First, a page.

How the Cuyahoga River Catching on Fire Ultimately Led to Earth Day and the Creation of the EPA

Steve DiMatteo

Cuyahoga River Fire

It's the joke everyone likes to make about Cleveland. 

"Hey, remember when the river caught on fire?"

To which you can respond, "You'll have to be more specific, because it happened a whole bunch of times." 

In the 1960s, the Cuyahoga River actually caught fire more than a dozen times, as it had long been a dumping ground for sewage and industrial waste from the city's manufacturing companies.

And while river fires weren't all that newsworthy to Clevelanders by the end of the decade, the blaze on June 22, 1969 (capping off a tumultuous decade that only led to a new one in which Cleveland eventually became the car bomb capital of the world) sparked a national movement to address river pollution and our overall environmental awareness, culminating in the establishment of Earth Day and creation of the Environmental Protection Agency in 1970.

All it took that day was a spark from the nearby train tracks, setting the river ablaze, with flames reaching as high as five stories high. Since this was just another ho-hum event in Cleveland, there isn't even a picture of this particular fire, which only lasted about 30 minutes and caused about $50,000 in damage; it barely recorded a blip in the local press.

But Time magazine certainly noticed, publishing an article on it with an accompanying picture from a previous Cuyahoga River fire in 1952. And National Geographic featured the river in a cover story entitled "Our Ecological Crisis," which helped turn the Cuyahoga River into a symbol for the overall environmental movement over the ensuing years.

After Earth Day and the EPA were established in 1970, the Clean Water Act was passed in 1972. Totally fair or not, the Cuyahoga River became a galvanizing symbol for the environmental movement, and the 1969 fire help move progress along at a brisk pace to begin the '70s.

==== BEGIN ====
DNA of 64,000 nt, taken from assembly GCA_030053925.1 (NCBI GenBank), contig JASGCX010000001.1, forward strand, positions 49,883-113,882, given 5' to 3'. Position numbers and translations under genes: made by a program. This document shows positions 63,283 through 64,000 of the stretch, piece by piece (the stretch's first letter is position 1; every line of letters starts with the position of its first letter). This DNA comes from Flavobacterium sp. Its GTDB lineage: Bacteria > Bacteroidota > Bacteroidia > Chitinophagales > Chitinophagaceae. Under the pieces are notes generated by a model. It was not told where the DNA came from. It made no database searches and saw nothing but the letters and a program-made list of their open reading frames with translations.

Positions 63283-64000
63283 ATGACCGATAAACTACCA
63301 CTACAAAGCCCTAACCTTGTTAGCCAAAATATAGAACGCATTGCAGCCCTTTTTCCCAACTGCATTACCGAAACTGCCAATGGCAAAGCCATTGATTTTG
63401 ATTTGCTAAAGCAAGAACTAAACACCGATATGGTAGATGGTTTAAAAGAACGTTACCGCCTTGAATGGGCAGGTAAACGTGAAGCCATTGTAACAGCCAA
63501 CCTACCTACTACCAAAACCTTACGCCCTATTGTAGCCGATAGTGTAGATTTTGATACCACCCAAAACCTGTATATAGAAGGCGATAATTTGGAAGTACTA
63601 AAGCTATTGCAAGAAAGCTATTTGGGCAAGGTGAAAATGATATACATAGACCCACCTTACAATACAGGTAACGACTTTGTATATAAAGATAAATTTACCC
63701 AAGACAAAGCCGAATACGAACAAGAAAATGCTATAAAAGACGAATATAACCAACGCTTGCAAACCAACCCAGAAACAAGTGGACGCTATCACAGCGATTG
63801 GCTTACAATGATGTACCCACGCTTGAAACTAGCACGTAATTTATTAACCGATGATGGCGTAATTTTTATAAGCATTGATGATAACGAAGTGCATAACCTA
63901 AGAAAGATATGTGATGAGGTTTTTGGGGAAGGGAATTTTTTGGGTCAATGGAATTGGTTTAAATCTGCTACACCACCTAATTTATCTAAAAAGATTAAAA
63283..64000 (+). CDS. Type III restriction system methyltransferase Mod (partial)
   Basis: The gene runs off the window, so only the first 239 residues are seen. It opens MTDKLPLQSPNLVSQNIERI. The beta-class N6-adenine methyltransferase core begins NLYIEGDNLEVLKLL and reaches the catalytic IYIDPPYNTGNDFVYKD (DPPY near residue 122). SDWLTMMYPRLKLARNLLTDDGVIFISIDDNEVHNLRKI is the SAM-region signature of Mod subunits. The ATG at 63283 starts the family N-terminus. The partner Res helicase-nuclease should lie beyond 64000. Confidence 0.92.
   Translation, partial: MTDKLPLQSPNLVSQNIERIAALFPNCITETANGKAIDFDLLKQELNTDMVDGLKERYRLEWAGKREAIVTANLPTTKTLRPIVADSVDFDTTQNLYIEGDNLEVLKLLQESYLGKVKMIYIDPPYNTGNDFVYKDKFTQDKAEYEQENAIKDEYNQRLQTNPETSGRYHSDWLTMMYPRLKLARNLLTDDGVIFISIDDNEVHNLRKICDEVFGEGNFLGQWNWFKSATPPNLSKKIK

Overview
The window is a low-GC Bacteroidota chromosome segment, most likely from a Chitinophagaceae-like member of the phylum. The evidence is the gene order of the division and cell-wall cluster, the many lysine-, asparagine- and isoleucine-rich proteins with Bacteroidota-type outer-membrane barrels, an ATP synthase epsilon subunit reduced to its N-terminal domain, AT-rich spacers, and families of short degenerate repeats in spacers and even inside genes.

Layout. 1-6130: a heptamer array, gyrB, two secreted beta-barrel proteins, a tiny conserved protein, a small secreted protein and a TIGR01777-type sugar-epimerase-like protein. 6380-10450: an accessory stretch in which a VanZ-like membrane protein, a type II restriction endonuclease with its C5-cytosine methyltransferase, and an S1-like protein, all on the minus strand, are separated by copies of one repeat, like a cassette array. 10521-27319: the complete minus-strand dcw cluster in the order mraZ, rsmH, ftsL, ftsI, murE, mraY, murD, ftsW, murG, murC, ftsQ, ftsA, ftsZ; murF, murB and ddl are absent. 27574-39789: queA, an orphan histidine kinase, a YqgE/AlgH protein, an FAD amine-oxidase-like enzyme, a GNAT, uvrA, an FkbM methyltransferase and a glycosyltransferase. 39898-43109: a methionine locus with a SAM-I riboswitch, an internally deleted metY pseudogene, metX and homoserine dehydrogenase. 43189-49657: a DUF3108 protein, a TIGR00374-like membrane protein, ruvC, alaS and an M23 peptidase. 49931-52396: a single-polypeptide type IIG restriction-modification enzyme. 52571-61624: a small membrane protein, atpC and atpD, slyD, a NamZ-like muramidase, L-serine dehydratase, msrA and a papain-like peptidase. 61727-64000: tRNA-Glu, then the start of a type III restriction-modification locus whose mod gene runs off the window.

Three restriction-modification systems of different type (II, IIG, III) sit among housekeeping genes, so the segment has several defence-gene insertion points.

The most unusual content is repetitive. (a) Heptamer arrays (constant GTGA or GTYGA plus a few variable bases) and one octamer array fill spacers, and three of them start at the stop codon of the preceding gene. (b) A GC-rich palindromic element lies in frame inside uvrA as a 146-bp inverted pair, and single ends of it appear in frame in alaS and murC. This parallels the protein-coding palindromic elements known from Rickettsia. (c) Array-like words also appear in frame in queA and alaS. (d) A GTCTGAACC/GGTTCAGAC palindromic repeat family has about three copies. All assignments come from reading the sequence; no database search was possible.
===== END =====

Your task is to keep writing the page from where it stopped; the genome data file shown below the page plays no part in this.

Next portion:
The Cuyahoga River Had Always Been Disgusting

Today, it might seem impossible to consider the Cuyahoga River as anything less than beautiful. During those wonderful summer months, Clevelanders go boating or ride kayaks on the river; a weekend in the Flats is a hopping place both in and out of the water.

But that wasn't always the case. Thanks to the industrial sewage being dumped into the river on a daily basis, it was flat-out disgusting from the very start. According to František Vlček, a Czech immigrant in the 19th century, "the water was yellowish, thick, full of clay, stinking of oil and sewage. Piles of rotting wood were heaped on either bank of the river, and it was all dirty and neglected... I was disappointed by this view of an American river."

So much for making a good impression.

The Cuyahoga River Wasn't Alone, Either

The United States was in a bad place environmentally in the 1960s. With nearly a hundred million vehicles on the road by 1970, air pollution was enveloping the country. Even in 1969, the same year as the vaunted Cuyahoga River fire, there was a major oil spill in Santa Barbara, California. The truth is, Cleveland had already been working towards cleaning up its sewers and water treatment plants; this was more or less the worst possible timing. Not to mention a picture of a burning river - correct date or not - is worth a thousand words.

This idea of Cleveland as a toxic place has been a tough label to shed throughout the ensuing decades. But the city has done a great job in evolving from its lowest points of the 1970s, even embracing the "burning river" nickname to the point where you see that being used in every kind of local product imaginable.

If a river blaze helped spur the national environmental movement and ultimately give Cleveland a pretty cool nickname in the process, that's not such a bad way to use a toxic sludge river to your advantage.

(Photo courtesy of the Cleveland Public Library)

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